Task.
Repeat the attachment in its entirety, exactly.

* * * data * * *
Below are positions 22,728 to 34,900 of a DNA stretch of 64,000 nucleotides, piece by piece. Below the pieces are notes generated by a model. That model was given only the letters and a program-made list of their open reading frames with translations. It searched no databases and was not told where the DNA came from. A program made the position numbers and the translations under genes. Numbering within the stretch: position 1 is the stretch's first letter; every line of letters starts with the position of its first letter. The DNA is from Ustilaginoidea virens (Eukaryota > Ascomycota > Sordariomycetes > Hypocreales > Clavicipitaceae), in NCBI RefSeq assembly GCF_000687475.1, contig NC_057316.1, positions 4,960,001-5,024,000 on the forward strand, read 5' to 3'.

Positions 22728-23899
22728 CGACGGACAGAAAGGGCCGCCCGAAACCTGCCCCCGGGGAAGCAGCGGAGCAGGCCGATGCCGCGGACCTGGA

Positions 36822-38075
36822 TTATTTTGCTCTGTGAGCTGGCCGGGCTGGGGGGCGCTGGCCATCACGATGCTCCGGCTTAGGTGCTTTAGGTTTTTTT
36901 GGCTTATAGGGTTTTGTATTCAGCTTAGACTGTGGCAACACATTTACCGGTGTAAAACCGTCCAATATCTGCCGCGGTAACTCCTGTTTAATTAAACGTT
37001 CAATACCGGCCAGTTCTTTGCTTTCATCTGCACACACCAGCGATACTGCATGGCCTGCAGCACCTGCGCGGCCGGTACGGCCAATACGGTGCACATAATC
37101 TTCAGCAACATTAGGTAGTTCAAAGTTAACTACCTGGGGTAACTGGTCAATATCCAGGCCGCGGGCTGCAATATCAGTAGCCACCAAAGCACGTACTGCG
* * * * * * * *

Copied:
Below are positions 22,728 to 34,900 of a DNA stretch of 64,000 nucleotides, piece by piece. Below the pieces are notes generated by a model. That model was given only the letters and a program-made list of their open reading frames with translations. It searched no databases and was not told where the DNA came from. A program made the position numbers and the translations under genes. Numbering within the stretch: position 1 is the stretch's first letter; every line of letters starts with the position of its first letter. The DNA is from Ustilaginoidea virens (Eukaryota > Ascomycota > Sordariomycetes > Hypocreales > Clavicipitaceae), in NCBI RefSeq assembly GCF_000687475.1, contig NC_057316.1, positions 4,960,001-5,024,000 on the forward strand, read 5' to 3'.

Positions 22728-23899
22728 CGACGGACAGAAAGGGCCGCCCGAAACCTGCCCCCGGGGAAGCAGCGGAGCAGGCCGATGCCGCGGACCTGGA

Positions 36822-38075
36822 TTATTTTGCTCTGTGAGCTGGCCGGGCTGGGGGGCGCTGGCCATCACGATGCTCCGGCTTAGGTGCTTTAGGTTTTTTT
36901 GGCTTATAGGGTTTTGTATTCAGCTTAGACTGTGGCAACACATTTACCGGTGTAAAACCGTCCAATATCTGCCGCGGTAACTCCTGTTTAATTAAACGTT
37001 CAATACCGGCCAGTTCTTTGCTTTCATCTGCACACACCAGCGATACTGCATGGCCTGCAGCACCTGCGCGGCCGGTACGGCCAATACGGTGCACATAATC
37101 TTCAGCAACATTAGGTAGTTCAAAGTTAACTACCTGGGGTAACTGGTCAATATCCAGGCCGCGGGCTGCAATATCAGTAGCCACCAAAGCACGTACTGCG